I remember, after the nurse came to tell us surgery had gone well, going to the bathroom, locking myself in a stall and praising God with tears in my eyes...knowing He had granted us one more day with our precious daughter.

My husband and I were talking the other day about our kids...wondering if we had known what lay ahead with our firstborn, if we even would have had children. I'm not sure...because before you hold your very own child, you have no idea of the wonderful blessing they will be in your life. Yes, the first years of life with our daughter were rocky, but God gave us the strength to pull through. And I think that's the key...no matter what happens, our Heavenly Father will provide the strength we need, if only we ask!

We recently spent 48 hours in the hospital after Gracelyn ran a 107 degree fever. We have come to realize that hospital stays will probably be a normal part of life for us. It's something we have come to terms with, and with God's help, something we are OK with."

Kathy

Jacob, Kathy, Lyle, Luke and Kyla (the bunny is in remembrance of Alyssa)

Alyssa Rose

Kathy is one of my favorite people to run in to.  She is always quick to smile and laugh and is just an overall fun person to spend time with.  But what her joyful demeanor doesn't tell you is that she has been through much heartache. She only got to spend 18 hours on this earth with her precious daughter Alyssa.

"...when your baby dies, so does a seemingly perfect dream, all the thoughts of the future and planning that has gone on for months just disappears. My arms literally ached to hold her......Kyla has dreams of having a sister, and brothers can be, you know, in your words "idiots", :) and wishes she were here often, but we know her life is perfect in heaven, with her heavenly Father. We know that through Christ we have an eternal hope and beautiful future. We will just have to wait until our time has come to reunite. I wonder often about what she looks like, her personality, the things any parent would want to know. I think of hugging her and holding her hand as she gives us a very thorough tour of heaven.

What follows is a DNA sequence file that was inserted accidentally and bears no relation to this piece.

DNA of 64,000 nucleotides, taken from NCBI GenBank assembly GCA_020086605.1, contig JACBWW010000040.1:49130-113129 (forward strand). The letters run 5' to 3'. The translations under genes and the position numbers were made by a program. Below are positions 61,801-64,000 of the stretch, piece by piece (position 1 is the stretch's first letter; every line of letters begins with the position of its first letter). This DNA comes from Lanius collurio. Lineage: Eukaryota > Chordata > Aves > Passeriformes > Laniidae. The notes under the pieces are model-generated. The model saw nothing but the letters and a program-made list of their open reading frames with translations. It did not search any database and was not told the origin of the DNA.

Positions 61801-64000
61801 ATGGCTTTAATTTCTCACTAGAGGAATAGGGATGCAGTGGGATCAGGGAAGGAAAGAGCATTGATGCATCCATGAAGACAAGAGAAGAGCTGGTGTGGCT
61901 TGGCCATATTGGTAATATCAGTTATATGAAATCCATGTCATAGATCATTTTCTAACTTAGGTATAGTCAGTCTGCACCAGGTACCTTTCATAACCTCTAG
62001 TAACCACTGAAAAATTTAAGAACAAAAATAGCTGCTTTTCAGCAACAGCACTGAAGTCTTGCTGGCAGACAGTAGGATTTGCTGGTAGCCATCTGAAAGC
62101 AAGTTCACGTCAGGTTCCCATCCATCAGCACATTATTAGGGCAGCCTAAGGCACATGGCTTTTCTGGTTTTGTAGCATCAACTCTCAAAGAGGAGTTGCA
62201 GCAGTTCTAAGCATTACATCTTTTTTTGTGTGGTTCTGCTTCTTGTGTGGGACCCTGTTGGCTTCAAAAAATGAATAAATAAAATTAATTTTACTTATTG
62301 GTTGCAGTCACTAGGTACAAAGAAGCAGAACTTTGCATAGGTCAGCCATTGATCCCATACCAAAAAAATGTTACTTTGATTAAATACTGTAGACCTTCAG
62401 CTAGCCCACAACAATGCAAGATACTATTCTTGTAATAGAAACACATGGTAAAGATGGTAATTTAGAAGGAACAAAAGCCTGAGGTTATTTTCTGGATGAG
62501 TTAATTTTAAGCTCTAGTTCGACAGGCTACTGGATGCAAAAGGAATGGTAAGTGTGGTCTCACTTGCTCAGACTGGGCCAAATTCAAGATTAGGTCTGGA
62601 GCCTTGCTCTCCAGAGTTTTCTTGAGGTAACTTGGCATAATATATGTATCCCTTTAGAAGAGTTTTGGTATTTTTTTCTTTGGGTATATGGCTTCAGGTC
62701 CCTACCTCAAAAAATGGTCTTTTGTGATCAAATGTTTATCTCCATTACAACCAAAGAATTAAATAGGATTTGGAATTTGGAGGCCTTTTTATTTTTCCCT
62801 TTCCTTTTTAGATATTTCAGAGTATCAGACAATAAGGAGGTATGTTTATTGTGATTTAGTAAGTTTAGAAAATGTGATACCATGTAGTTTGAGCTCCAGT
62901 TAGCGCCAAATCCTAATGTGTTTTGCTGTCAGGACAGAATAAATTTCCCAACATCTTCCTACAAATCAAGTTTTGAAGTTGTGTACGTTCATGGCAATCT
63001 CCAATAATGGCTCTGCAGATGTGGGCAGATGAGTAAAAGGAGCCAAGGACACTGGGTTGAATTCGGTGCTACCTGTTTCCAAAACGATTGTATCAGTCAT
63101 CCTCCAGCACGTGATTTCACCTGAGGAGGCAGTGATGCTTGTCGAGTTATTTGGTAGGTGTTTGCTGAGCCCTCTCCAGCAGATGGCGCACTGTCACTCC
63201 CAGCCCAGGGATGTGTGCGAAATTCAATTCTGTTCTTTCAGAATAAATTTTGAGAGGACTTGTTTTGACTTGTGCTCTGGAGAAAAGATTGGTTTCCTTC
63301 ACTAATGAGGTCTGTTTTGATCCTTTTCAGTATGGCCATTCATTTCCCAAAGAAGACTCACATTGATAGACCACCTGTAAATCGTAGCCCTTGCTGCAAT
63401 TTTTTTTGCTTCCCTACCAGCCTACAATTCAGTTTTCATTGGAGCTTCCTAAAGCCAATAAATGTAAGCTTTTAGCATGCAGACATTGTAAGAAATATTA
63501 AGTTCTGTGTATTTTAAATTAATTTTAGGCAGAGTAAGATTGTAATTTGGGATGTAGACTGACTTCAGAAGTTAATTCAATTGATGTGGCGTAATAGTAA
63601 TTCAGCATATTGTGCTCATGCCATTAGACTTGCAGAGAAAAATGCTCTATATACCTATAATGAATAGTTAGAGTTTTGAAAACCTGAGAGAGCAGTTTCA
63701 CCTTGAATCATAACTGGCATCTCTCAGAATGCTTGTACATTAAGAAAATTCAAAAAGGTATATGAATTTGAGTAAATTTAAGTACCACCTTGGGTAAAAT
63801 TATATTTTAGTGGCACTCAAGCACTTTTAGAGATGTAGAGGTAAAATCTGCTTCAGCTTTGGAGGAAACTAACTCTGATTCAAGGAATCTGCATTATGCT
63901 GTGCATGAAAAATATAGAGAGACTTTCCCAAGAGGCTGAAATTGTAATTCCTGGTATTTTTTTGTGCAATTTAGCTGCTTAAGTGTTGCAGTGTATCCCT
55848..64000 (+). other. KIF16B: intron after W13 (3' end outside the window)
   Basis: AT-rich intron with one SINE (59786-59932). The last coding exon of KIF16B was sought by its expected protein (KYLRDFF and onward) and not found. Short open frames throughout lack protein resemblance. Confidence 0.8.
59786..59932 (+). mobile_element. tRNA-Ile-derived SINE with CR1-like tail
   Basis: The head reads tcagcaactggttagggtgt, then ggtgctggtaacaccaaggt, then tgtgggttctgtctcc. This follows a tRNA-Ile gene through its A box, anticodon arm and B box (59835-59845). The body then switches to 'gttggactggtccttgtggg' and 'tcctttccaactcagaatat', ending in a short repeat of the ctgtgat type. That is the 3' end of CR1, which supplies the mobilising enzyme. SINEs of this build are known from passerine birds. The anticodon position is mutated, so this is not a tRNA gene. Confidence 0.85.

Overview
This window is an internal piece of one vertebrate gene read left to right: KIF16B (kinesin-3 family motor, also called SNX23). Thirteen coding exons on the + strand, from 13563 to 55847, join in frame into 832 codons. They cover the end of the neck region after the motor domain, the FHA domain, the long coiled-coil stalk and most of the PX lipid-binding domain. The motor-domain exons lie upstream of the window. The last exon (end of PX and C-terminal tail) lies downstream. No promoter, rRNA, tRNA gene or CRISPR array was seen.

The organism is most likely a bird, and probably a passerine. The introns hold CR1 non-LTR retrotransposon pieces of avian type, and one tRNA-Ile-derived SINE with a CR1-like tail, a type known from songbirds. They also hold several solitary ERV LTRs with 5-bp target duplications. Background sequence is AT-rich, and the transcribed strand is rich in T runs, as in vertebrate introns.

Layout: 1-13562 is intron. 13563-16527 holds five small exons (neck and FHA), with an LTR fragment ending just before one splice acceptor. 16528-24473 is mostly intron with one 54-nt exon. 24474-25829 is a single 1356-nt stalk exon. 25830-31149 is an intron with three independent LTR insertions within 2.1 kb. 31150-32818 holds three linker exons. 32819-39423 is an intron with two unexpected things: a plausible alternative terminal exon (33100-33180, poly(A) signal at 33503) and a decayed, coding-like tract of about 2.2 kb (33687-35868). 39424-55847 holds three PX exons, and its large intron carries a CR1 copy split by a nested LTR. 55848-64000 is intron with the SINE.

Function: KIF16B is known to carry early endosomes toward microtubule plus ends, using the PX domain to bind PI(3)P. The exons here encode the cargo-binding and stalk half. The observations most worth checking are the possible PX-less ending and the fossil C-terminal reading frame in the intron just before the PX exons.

I thank God that He allowed us to hear her cry, look around at us, be held and kissed by us, and sung to during her short earthly life. Alyssa's life was surrounded by a massively confusing medical situation (huge other story here), as well as, loving and urgently praying family and friends. It was an emotional roller coaster ride that I did not want to be on. I will admit, our faith was very shaken and stretched, beyond what we thought we could handle. In the beginning of this journey I did not want to wake up (reality), listen to music, take care of the kids, go out, worship God, I would have loved to have been able to drug my way through it, but my Dr. wouldn't let me. When something like this happens you want the world to just stop and take notice of the tragedy and wait  but it doesn't, life keeps moving on. My life was definitely forced for a while. I did pray and scream to/at God a lot, and start reading my Bible more looking for answers.